Friday night at 1am, I come up to the intersection that is crowded by all nighters, lovers, and drunks. I randomly steer to the left lane. A vacant cab is like a hungry stray cat that without aim wanders on streets that have better chance of finding food and lets luck decide the next meal. I was in process of turning left when I saw a girl from street ahead flagging me. I frantically steered back right and before other cabs got to her, I dipped to the right of the street from the left turn and picked her up. She was headed north. Carla, 28 from the burbs, works as server and bartender at a new restaurant in a hipster neighborhood. She was hanging out with friends after her shift. She got a bachelors in business management at 22 and moved to Chicago and has been working in restaurant industry. I asked her how come she waits tables after studying such major. She said: I don’t know what I want to do yet. I got the degree under pressure from my parents. They shoved me in college right after high school. I asked why business management? She said: No particular reason. I didn’t give it too much thought. Carla has took out loans to pay for school that she has to pay back in years to come, a story that she unfortunately isn’t alone in. High education costs are astronomical in America. I have many friends who are stuck under the burden of government and private student loans. To avoid accumulation of interests with such high rates, they don’t have too much time to ponder their work future and either do non related work to their major or stay in school and delay and worsen the bitter financial reality. Some definitely are able to pull it off but others can’t defeat this unfair equation. High education has become an industry in America that lures in people with motivation and hope and lets them out with a degree in hand and a massive debt and hands them off to sharks of loan industry. One of my friends who was the same age as me and was struggling with this mess, unfortunately passed away after battling cancer. “Sallymay” loan company’s persistence forced her mother to cash in most of her retirement funds to clear her dead daughter’s debt. I asked Carla where she sees herself in 10 years. She said: I don’t know. I asked: Why don’t you open your own restaurant? You have the experience and also studied management. She said: I am afraid to do so. Restaurant business has failure risks. As I was letting her out, I told her: Sometimes the sign to the path of success is the very feeling of fear that prevents one to step on that path.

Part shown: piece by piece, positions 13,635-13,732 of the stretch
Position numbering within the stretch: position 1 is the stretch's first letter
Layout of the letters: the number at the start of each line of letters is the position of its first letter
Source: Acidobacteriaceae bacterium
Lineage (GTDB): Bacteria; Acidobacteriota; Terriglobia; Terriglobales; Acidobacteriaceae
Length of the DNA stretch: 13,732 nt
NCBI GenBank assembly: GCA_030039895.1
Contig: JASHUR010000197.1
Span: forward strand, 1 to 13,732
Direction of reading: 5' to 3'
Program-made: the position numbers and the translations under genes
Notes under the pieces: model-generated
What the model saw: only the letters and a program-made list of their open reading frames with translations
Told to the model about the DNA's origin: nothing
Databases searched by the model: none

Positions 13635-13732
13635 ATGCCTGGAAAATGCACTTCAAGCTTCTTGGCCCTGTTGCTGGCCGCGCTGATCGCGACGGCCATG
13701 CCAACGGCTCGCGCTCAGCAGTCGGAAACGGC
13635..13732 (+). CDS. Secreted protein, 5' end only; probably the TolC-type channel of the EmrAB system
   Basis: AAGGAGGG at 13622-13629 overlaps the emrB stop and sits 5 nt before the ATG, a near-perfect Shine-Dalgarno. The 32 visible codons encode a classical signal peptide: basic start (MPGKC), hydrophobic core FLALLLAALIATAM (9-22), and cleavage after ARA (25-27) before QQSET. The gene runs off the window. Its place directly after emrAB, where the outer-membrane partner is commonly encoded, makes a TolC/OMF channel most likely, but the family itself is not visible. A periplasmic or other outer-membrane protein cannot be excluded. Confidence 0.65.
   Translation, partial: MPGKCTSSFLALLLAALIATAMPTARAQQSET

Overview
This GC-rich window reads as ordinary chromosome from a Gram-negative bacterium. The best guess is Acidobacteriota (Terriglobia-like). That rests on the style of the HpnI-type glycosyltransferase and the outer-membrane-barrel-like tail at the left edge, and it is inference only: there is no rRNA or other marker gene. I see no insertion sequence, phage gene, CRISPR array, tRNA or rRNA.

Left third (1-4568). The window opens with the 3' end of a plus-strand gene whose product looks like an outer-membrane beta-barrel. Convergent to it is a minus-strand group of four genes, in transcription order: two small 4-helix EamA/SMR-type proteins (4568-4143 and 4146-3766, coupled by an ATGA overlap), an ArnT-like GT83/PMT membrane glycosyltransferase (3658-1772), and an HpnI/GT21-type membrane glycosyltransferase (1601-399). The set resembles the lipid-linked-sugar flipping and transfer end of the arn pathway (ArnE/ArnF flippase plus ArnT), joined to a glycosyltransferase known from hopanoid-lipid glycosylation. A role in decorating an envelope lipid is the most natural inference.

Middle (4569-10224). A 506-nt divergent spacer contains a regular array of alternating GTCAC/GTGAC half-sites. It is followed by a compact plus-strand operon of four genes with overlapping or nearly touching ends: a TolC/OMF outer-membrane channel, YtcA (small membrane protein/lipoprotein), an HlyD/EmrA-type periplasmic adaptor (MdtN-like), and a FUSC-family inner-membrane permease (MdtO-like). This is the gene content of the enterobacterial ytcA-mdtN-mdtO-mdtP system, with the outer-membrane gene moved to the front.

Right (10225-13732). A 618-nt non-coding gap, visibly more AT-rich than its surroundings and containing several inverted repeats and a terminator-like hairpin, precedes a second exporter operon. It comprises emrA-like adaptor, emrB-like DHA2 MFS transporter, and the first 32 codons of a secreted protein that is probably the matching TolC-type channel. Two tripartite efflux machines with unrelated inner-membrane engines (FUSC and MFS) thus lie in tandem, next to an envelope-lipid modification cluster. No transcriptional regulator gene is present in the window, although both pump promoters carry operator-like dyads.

Chicago – Summer 2014